Next, I highlighted the apron and cap with, first, Americana “Grey Sky”, and then Americana “Snow White”.  I then highlighted the corset with Americana “Charcoal”, and then a little of the “Charcoal” mixed with some “Grey Sky”.  After that, I highlighted the rolling pin with Americana “Sable Brown”, and the torch with Americana “Khaki Tan”.    I wrapped things up by painting the flame, working from the bottom of the flame to the top using, the “Lemon Chiffon” first, then Crafter’s Acrylic “Bright Yellow”, followed by Crafter’s Acrylic “Pure Pumpkin”, and then Reaper MSP “Blood Red”.   Lastly, I painted the entire base with the"Mississippi Mud".
      I let the figure dry overnight and the next day I gave it a coat of Americana “DuraClear Matte” varnish. I then used some white glue to glue some fine sand to the base.  When the sand was dry, I painted it with a coat of Americana “Raw Umber”. When this was dry, I drybrushed the sand with Ceramcoat “Territorial Beige”, and then with some Folk Art “Butter Pecan”; lastly I drybrushed it with a little of the “Bleached Sand”.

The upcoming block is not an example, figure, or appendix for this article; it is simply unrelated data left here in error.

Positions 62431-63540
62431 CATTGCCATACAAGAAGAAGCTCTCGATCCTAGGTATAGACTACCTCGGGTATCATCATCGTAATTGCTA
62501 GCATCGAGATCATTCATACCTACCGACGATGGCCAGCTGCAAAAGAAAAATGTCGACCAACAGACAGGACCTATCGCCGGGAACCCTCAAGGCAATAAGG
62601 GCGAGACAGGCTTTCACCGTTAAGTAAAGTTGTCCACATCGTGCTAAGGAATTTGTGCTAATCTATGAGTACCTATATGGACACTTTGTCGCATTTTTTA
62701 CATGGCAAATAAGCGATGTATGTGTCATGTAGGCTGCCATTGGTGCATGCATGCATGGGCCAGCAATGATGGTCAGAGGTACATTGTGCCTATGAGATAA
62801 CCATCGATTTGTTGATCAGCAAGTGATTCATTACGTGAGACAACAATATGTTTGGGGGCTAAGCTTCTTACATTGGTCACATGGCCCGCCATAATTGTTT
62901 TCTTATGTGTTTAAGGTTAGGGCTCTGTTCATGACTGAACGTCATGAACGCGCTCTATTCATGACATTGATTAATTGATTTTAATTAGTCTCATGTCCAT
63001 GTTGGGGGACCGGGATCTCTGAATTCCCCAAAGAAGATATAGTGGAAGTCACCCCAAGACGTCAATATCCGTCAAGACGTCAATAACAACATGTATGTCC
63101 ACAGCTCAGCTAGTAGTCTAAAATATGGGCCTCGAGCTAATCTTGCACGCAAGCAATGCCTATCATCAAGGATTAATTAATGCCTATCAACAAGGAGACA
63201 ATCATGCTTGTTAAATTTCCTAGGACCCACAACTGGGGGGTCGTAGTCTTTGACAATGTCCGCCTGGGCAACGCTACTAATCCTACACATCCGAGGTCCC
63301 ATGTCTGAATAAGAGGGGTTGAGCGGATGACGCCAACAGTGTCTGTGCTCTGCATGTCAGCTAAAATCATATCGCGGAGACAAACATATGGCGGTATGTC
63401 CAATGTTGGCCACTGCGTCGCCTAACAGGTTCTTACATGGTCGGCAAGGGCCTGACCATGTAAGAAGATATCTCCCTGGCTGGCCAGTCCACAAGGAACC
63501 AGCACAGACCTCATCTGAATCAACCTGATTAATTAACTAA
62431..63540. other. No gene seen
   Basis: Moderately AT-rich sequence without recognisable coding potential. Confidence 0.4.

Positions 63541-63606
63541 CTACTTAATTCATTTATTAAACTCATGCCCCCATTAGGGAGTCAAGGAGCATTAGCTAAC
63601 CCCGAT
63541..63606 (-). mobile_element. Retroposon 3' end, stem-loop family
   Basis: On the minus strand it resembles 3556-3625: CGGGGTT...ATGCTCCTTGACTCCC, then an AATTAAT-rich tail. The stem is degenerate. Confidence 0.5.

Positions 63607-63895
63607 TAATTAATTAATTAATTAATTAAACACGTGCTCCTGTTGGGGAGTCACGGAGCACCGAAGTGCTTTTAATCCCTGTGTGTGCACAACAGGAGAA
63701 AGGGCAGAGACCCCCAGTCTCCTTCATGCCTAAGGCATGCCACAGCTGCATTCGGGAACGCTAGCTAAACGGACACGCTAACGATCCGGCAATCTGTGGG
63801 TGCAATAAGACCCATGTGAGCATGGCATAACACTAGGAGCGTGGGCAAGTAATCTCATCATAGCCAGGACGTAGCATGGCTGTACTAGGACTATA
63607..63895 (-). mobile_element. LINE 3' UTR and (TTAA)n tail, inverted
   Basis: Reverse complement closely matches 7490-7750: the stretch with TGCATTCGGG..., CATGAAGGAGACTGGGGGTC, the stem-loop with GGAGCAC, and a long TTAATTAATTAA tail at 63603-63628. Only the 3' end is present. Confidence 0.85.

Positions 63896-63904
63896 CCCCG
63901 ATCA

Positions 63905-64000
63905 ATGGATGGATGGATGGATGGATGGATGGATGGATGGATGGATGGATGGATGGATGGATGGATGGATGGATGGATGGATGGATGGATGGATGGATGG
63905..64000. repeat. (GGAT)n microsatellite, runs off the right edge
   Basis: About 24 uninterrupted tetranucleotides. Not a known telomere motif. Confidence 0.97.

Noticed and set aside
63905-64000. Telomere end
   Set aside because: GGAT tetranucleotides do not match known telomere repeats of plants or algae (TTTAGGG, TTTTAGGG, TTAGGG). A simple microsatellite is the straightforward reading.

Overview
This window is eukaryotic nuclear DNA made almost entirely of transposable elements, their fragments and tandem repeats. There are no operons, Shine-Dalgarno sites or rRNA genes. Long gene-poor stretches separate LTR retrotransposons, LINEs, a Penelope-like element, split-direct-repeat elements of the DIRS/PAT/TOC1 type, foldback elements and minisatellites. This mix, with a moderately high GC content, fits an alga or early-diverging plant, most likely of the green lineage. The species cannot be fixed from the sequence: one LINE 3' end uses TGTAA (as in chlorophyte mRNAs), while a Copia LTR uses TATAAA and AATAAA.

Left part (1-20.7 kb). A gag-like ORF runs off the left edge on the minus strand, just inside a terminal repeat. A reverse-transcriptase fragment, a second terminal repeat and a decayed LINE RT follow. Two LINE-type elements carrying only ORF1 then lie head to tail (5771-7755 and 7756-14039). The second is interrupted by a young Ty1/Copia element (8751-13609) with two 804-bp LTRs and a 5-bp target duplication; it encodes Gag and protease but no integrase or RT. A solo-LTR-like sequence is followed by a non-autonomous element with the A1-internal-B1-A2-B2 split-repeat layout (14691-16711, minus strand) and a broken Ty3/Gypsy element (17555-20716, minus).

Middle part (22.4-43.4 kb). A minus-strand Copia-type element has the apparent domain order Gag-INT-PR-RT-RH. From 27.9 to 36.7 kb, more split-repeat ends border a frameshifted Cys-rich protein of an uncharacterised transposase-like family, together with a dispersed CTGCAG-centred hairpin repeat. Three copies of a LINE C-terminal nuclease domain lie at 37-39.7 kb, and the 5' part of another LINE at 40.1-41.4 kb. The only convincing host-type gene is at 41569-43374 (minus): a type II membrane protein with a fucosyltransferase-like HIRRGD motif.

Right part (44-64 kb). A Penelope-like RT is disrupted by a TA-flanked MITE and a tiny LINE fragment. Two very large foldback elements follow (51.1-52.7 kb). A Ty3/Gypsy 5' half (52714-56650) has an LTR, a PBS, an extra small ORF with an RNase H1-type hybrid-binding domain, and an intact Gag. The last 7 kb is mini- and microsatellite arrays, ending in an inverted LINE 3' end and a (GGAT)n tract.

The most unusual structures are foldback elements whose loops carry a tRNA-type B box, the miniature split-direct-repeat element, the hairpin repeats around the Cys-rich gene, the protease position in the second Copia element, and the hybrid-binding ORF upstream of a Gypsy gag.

Another overnight dry, and I sprayed the figure with Testor’s Dullcote".

     A fun and simple little figure.  I’m happy with how she turned out.

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Stuff I Did This Weekend


This was an unusually hobby-filled weekend. Friday night was HAWKs club night. I hosted another play test of the Wars of Ozz rules for Old Glory on Saturday. On Sunday, I painted some figures that have been staring at me on the painting table for a while.